MERIK. [Stretching himself] Eh, to show my strength! [The door slams again] If I could only measure myself against the wind! Shall I tear the door down, or suppose I tear up the inn by the roots! [Gets up and lies down again] How dull!
NAZAROVNA. You’d better pray, you heathen! Why are you so restless?
EFIMOVNA. Don’t speak to him, leave him alone! He’s looking at us again. [To MERIK] Don’t look at us, evil man! Your eyes are like the eyes of a devil before cockcrow!
SAVVA. Let him look, pilgrims! You pray, and his eyes won’t do you any harm.
BORTSOV. No, I can’t. It’s too much for my strength! [Goes up to the counter] Listen, Tihon, I ask you for the last time… Just half a glass!
TIHON. [Shakes his head] The money!
BORTSOV. My God, haven’t I told you! I’ve drunk it all! Where am I to get it? And you won’t go broke even if you do let me have a drop of vodka on tick. A glass of it only costs you two copecks, and it will save me from suffering! I am suffering! Understand! I’m in misery, I’m suffering!
TIHON. Go and tell that to someone else, not to me… Go and ask the Orthodox, perhaps they’ll give you some for Christ’s sake, if they feel like it, but I’ll only give bread for Christ’s sake.
BORTSOV. You can rob those wretches yourself, I shan’t… I won’t do it! I won’t! Understand? [Hits the bar-counter with his fist] I won’t. [A pause.] Hm… just wait… [Turns to the pilgrim women] It’s an idea, all the same, Orthodox ones! Spare five copecks! My inside asks for it. I’m ill!
FEDYA. Oh, you swindler, with your “spare five copecks.” Won’t you have some water?
BORTSOV. How I am degrading myself! I don’t want it! I don’t want anything! I was joking!
MERIK. You won’t get it out of him, sir… He’s a famous skinflint… Wait, I’ve got a five-copeck piece somewhere… We’ll have a glass between us – half each [Searches in his pockets] The devil… it’s lost somewhere… Thought I heard it tinkling just now in my pocket… No; no, it isn’t there, brother, it’s your luck! [A pause.]
BORTSOV. But if I can’t drink, I’ll commit a crime or I’ll kill myself… What shall I do, my God! [Looks through the door] Shall I go out, then? Out into this darkness, wherever my feet take me…
MERIK. Why don’t you give him a sermon, you pilgrims? And you, Tihon, why don’t you drive him out? He hasn’t paid you for his night’s accommodation. Chuck him out! Eh, the people are cruel nowadays. There’s no gentleness or kindness in them… A savage people! A man is drowning and they shout to him: “Hurry up and drown, we’ve got no time to look at you; we’ve got to go to work.” As to throwing him a rope – there’s no worry about that… A rope would cost money.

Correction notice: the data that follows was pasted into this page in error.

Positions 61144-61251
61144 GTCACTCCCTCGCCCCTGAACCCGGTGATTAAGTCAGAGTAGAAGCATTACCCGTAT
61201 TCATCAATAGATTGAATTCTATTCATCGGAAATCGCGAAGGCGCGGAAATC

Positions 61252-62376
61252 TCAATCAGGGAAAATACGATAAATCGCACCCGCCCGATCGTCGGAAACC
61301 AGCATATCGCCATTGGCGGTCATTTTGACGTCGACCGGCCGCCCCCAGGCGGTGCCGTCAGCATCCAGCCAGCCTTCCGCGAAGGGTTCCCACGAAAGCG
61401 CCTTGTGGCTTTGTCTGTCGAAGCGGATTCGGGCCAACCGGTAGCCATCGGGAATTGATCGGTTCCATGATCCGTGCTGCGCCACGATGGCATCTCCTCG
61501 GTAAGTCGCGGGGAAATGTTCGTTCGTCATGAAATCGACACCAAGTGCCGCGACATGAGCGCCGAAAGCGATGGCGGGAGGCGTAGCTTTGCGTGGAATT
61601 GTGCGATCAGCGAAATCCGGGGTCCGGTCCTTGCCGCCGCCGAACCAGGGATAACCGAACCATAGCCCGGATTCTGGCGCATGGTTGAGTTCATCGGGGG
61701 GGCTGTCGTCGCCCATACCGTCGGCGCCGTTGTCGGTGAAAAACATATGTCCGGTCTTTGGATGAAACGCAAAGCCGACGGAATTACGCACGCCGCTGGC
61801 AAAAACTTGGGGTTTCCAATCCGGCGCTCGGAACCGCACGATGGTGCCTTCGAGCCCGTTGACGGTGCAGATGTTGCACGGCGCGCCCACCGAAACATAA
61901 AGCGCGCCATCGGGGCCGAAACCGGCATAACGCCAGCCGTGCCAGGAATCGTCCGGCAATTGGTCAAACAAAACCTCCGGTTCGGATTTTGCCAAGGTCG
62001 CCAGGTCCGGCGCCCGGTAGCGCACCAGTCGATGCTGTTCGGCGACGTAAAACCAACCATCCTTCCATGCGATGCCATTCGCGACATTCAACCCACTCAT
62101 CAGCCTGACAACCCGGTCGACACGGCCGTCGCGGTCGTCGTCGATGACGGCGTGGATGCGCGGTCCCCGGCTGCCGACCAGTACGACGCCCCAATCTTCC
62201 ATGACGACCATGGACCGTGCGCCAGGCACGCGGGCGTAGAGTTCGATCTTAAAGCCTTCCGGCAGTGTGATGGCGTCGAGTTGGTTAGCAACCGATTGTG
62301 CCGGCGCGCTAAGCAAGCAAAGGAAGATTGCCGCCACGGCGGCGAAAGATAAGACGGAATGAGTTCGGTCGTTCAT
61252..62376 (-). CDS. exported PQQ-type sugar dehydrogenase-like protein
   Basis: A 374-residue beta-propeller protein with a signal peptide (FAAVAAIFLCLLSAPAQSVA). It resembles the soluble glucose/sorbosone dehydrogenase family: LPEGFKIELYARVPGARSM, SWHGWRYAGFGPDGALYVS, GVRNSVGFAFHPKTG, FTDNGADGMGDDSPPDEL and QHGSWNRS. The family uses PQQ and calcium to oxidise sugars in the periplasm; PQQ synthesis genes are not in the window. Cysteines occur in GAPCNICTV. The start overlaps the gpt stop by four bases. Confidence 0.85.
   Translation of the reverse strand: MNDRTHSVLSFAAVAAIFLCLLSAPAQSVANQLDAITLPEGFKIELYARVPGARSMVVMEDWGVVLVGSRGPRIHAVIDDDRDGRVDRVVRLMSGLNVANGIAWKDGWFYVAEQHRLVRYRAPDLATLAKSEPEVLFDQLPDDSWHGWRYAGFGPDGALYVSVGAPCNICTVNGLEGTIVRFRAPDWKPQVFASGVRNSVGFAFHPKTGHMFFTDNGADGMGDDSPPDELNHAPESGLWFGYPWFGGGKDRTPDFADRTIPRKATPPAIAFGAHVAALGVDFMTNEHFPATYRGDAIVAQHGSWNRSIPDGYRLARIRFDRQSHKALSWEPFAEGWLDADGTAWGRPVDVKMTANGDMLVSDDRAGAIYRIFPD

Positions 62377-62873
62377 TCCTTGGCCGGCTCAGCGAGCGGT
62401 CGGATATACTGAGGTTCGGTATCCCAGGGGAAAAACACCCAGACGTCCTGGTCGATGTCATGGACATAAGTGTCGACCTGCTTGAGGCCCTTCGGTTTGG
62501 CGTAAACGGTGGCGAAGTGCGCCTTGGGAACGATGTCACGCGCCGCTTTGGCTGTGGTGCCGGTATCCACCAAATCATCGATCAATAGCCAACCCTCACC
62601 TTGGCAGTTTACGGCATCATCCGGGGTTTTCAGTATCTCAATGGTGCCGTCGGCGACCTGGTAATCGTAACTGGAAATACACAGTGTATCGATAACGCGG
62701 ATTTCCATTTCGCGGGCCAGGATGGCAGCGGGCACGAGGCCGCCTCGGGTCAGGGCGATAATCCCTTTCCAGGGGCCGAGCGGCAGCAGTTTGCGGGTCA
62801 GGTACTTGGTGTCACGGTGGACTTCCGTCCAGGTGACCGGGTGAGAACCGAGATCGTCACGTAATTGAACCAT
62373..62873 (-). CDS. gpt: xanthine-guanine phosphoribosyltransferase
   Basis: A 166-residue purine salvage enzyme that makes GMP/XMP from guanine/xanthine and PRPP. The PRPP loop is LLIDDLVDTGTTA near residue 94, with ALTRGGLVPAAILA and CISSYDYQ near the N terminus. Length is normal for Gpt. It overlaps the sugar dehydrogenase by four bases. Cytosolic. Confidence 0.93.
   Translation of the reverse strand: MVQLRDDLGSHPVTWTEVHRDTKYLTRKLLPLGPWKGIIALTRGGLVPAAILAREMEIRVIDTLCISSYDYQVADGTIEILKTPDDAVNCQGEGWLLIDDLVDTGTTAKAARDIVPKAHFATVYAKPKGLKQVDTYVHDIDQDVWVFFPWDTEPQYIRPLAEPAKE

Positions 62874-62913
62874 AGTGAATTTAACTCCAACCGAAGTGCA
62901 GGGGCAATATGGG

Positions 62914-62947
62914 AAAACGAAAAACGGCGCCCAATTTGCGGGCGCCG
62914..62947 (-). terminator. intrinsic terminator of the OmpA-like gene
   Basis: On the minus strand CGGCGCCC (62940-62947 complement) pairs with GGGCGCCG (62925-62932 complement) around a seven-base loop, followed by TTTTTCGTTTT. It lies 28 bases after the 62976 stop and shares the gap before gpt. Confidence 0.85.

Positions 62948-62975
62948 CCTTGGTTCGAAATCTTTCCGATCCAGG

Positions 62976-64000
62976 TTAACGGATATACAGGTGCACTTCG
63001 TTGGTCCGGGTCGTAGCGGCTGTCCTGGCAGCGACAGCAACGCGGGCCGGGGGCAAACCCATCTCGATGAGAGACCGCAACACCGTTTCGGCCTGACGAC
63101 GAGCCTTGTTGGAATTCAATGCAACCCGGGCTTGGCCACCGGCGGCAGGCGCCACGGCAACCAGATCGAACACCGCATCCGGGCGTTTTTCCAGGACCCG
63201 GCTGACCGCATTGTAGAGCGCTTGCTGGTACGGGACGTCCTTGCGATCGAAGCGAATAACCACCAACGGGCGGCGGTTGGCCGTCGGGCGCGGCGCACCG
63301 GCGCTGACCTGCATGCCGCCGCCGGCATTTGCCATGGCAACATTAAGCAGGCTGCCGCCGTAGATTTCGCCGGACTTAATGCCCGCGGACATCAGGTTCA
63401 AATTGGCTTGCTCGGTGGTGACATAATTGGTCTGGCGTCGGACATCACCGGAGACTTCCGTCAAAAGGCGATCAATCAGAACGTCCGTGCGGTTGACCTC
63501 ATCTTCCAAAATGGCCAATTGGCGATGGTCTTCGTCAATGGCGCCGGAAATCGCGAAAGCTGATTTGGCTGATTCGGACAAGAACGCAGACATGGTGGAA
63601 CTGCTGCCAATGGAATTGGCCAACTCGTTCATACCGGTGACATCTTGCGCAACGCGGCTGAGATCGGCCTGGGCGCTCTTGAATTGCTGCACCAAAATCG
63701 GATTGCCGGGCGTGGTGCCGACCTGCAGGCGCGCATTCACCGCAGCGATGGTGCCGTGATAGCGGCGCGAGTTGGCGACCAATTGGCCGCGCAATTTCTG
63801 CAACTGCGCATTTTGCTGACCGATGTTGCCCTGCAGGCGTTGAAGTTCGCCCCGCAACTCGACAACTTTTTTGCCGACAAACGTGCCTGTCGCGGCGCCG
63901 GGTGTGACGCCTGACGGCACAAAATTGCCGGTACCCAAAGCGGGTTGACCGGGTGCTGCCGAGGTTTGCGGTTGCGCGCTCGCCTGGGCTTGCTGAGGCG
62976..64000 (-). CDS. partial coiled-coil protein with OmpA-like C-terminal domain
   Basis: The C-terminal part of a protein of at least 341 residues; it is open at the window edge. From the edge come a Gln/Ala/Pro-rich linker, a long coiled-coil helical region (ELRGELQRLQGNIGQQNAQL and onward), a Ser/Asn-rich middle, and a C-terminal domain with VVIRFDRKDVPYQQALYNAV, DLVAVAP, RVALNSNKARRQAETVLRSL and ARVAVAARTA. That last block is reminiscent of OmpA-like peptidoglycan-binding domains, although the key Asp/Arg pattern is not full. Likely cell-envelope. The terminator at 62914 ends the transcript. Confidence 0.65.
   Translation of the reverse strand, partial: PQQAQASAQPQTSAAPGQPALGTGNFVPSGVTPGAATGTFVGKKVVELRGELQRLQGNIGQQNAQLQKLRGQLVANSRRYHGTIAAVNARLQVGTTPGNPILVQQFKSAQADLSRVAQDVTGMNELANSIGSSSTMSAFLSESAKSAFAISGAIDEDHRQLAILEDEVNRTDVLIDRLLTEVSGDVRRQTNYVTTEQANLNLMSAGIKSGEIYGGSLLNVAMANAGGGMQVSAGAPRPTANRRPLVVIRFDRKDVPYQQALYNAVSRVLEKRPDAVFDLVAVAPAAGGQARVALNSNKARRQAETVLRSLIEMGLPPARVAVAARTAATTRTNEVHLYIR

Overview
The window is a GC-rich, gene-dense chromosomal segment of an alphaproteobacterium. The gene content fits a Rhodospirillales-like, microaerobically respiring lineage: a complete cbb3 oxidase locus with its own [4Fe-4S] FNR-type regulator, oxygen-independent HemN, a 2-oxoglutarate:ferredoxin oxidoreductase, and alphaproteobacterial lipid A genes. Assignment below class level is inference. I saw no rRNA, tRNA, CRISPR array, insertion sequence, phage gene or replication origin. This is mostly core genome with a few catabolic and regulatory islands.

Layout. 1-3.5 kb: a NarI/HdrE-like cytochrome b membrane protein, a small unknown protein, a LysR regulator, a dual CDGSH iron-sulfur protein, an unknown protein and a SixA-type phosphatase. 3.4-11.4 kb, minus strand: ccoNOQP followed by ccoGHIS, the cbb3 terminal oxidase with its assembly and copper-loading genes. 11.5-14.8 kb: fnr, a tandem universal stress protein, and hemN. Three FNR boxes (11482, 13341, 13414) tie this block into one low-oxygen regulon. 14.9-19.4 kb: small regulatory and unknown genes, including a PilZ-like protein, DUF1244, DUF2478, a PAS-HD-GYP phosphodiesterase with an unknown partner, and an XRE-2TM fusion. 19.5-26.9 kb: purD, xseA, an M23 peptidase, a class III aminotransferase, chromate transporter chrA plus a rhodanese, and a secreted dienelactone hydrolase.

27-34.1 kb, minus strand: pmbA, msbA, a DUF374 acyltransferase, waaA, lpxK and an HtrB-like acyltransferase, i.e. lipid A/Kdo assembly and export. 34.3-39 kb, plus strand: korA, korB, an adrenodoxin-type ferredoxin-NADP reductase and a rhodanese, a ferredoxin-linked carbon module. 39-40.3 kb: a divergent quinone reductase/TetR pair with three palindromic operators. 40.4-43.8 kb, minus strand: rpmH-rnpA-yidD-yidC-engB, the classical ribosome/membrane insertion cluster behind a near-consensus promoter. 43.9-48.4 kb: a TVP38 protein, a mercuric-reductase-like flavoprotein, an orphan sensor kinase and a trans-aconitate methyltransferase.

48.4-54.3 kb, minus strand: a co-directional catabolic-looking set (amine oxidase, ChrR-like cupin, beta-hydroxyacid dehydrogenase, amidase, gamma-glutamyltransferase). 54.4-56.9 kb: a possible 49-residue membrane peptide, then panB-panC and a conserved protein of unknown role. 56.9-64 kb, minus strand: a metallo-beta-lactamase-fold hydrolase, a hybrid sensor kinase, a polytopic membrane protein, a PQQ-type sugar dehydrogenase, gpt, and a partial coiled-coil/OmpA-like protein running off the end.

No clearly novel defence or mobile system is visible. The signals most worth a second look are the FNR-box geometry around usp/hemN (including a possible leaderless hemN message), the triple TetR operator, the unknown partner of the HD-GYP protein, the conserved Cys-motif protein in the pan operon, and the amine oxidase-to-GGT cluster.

SAVVA. Don’t talk, kind man!
MERIK. Quiet, old wolf! You’re a savage race! Herods! Sellers of your souls! [To TIHON] Come here, take off my boots! Look sharp now!
TIHON. Eh, he’s let himself go I [Laughs] Awful, isn’t it.
MERIK. Go on, do as you’re told! Quick now! [Pause] Do you hear me, or don’t you? Am I talking to you or the wall? [Stands up]
TIHON. Well… give over.
MERIK. I want you, you fleecer, to take the boots off me, a poor tramp.
TIHON. Well, well… don’t get excited. Here have a glass… Have a drink, now!
MERIK. People, what do I want? Do I want him to stand me vodka, or to take off my boots? Didn’t I say it properly? [To TIHON] Didn’t you hear me rightly? I’ll wait a moment, perhaps you’ll hear me then.
[There is excitement among the pilgrims and tramps, who half-raise themselves in order to look at TIHON and MERIK. They wait in silence.]
TIHON. The devil brought you here! [Comes out from behind the bar] What a gentleman! Come on now. [Takes off MERIK’S boots] You child of Cain…
MERIK. That’s right. Put them side by side… Like that… you can go now!
TIHON. [Returns to the bar-counter] You’re too fond of being clever. You do it again and I’ll turn you out of the inn! Yes! [To BORTSOV, who is approaching] You, again?
BORTSOV. Look here, suppose I give you something made of gold… I will give it to you.
TIHON. What are you shaking for? Talk sense!
BORTSOV. It may be mean and wicked on my part, but what am I to do? I’m doing this wicked thing, not reckoning on what’s to come… If I was tried for it, they’d let me off. Take it, only on condition that you return it later, when I come back from town. I give it to you in front of these witnesses. You will be my witnesses! [Takes a gold medallion out from the breast of his coat] Here it is… I ought to take the portrait out, but I’ve nowhere to put it; I’m wet all over… Well, take the portrait, too! Only mind this… don’t let your fingers touch that face… Please… I was rude to you, my dear fellow, I was a fool, but forgive me and… don’t touch it with your fingers… Don’t look at that face with your eyes. [Gives TIHON the medallion.]
TIHON. [Examining it] Stolen property… All right, then, drink… [Pours out vodka] Confound you.
BORTSOV. Only don’t you touch it… with your fingers. [Drinks slowly, with feverish pauses.]
TIHON. [Opens the medallion] Hm… a lady!.. Where did you get hold of this?
MERIK. Let’s have a look. [Goes to the bar] Let’s see.
TIHON. [Pushes his hand away] Where are you going to? You look somewhere else!
FEDYA. [Gets up and comes to TIHON] I want to look too!